Today we reached a major milestone: 100 million repositories now live on GitHub. Powering this number is an incredible community. Together, you’re 31 million developers from nearly every country and territory in the world, collaborating across 1.1 billion contributions.
Repositories are where you store code, but they represent much more: ideas, experiments, curiosity, and moments of inspiration. To celebrate, let’s take a look at a few trends and achievements, a core sample of what’s possible when we work together by the millions.
To put this milestone into perspective, we totaled only about 33,000 repositories in 2008. Today, we’re seeing an average of 1.6 repositories created every second. In fact, nearly one third of all repositories were created in the last year alone—all thanks to the developers who choose to host, build, and share their work on GitHub.
Over the last 10 years, it’s been a pleasure to watch impactful projects build and grow on GitHub. Rails moved to Git and GitHub while the platform was still in private beta, and Node.js launched on GitHub in 2009. Since then, we’ve also had the opportunity to host Swift, .NET, and Python. Supported by thousands of contributors, these projects are raising the bar for how developer tools evolve and engage with their communities.
Just this year, we’ve seen countless projects take off, started by individuals and larger teams alike. Projects like Definitely Typed, Godot, Kubernetes, PyTorch, and more climbed our lists of top and fastest growing projects.
Projects on this year’s lists have a theme: they make it easier to build software, whether through code editing, automation, containerization, or documentation.
This year, the open source repositories you’ve created span thousands of topics, but these are the ones you contributed to the most:
GitHub started with a small group of developers looking to solve a specific problem—now it’s home to a global open source community. And we’re seeing the proportion of open source contributors outside the U.S. grow every year.
As a continent, more repositories are coming from Asia than anywhere else in the world. More specifically, repository creation has picked up across Central Asia, the Middle East, and Africa. While there’s an increase in repositories from developed countries, we’re seeing the same trend in emerging countries as new tech communities grow and new technologies becoming more accessible.
Developers in Egypt, in particular, created twice as many public and private repositories this year. And in Nigeria, a growing developer community created 1.7x more open source repositories in 2018 than in 2017. To see why we think Nigeria has a tech community to watch, read our latest post on the region.
After 10 years and 100 million repositories, we’re only just getting started. Thanks to our users, we’re building something bigger than any single repository or project—a community that’s pushing software forward in tangible ways. So thank you for building with us now and in the years to come. We can’t wait to see what you build together in the next 100 million.
Interested in seeing more insights into the GitHub community? Check out this year’s State of the Octoverse report.
Today, we’re excited to announce that GitHub has joined 40 other software companies in supporting the GPL Cooperation Commitment. Our hope is that this change will improve fairness and certainty for users of key projects that the developer ecosystem relies on, including Git and the Linux kernel. More broadly, the GPL Cooperation Commitment provides an example of evolving software regulation to better align with social goals, which is urgently needed as developers and policymakers grapple with the opportunities and risks of the software revolution.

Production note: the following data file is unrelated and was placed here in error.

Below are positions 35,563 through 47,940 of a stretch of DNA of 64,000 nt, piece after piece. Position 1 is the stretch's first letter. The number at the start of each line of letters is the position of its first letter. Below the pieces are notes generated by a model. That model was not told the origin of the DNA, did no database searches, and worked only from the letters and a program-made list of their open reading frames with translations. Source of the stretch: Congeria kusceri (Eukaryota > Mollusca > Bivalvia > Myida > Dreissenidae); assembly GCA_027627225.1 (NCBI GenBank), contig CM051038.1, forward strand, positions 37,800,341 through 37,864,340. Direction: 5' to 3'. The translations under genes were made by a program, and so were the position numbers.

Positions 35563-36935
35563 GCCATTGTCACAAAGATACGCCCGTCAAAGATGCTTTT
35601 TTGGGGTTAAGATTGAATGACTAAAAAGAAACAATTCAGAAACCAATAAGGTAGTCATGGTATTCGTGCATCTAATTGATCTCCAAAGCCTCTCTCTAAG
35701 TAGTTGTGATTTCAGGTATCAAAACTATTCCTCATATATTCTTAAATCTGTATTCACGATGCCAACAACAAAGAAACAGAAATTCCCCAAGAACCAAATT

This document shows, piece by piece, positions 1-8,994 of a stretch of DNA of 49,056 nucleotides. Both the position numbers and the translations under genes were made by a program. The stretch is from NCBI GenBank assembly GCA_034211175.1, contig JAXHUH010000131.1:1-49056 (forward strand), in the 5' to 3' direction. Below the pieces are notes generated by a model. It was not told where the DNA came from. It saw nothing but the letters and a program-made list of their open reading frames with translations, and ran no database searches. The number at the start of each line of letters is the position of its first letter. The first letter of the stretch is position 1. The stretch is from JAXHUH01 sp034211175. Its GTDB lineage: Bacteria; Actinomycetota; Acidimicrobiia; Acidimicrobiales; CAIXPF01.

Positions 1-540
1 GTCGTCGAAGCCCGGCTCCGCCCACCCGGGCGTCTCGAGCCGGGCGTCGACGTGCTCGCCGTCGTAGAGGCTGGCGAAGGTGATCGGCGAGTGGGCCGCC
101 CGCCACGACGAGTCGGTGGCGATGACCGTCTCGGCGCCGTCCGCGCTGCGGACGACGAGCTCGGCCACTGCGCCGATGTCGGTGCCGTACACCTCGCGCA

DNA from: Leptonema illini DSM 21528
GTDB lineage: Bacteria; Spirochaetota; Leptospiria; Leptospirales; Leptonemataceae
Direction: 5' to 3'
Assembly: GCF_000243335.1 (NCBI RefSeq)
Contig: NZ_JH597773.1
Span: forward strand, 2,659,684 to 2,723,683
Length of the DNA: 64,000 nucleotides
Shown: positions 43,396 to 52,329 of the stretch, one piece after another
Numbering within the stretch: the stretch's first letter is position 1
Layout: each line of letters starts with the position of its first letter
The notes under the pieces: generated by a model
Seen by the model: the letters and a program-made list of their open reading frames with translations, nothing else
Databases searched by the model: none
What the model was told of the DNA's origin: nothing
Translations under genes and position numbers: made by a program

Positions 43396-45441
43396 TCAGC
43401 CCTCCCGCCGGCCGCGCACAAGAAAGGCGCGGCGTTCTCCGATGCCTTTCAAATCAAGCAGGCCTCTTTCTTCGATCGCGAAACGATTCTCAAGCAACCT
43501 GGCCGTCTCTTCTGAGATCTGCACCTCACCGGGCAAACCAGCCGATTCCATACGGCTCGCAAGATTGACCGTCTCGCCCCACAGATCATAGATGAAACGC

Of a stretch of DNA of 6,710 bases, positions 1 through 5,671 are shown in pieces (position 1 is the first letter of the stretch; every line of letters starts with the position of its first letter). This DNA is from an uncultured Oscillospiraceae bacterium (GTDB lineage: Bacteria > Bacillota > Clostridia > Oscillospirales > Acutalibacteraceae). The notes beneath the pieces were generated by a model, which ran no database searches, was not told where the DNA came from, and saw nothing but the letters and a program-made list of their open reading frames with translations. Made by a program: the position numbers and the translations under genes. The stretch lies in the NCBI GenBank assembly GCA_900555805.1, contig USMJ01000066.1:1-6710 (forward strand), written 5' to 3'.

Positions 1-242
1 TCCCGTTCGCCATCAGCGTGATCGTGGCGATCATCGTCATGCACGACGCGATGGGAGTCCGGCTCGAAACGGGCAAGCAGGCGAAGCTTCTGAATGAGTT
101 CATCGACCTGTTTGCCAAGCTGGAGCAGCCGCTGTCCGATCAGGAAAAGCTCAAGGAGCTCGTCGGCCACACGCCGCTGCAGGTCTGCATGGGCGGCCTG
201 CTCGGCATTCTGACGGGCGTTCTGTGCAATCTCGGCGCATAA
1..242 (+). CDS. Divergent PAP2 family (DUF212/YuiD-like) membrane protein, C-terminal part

Regulations are put in place in order to achieve social goals—like reducing pollution or protecting consumers—but those goals aren’t automatically achieved. An “effective” regulation must direct behavior that will actually further intended goals and not cause too much unintended collateral damage.
But that’s not all: an effective regulation would also have an enforcement mechanism that encourages compliance rather than creates an opportunity to shake businesses down. Under effective regulation, the most severe penalties for non-compliance, like shutting down a line of business, would be reserved for repeat and intentional violators. Less serious failures to comply, or accidental non-compliance, may only result in warnings—if the violation is promptly corrected.
The GNU General Public License (GPL) is a tool for a private regulator (copyright holder) to achieve a social goal: under the license, anyone who receives a covered program has the freedom to run, modify, and share that program. (In contrast, a license like MIT does not regulate what freedoms downstream recipients must be offered. Whether to regulate in this manner or not is up to the developer of a program.)
However, if the developer does want to regulate, version 2 of the GPL (GPLv2) has one bug from the perspective of an effective regulator: non-compliance results in termination of the license, with no provision for reinstatement—making the license marginally more useful to copyright “trolls” who want to force companies to pay rather than come into compliance.
In contrast, version 3 of the GPL (GPLv3) fixed this bug by introducing a “cure provision” under which a violator can usually have their license reinstated—if the violation is promptly corrected. On choosealicense.com, we recommend GPLv3 when developers want to use a regulatory license.
Still, GPLv2 has served the Linux kernel, Git, and other developer communities well since 1991, many of which are unlikely to ever switch to GPLv3, as this would require agreement from all copyright holders, and not everyone agrees with all of GPLv3’s changes. But GPLv3’s cure provision is uncontroversial: could it be backported to GPLv2 licensed projects? In a sense yes, to the extent GPLv2 copyright holders agree.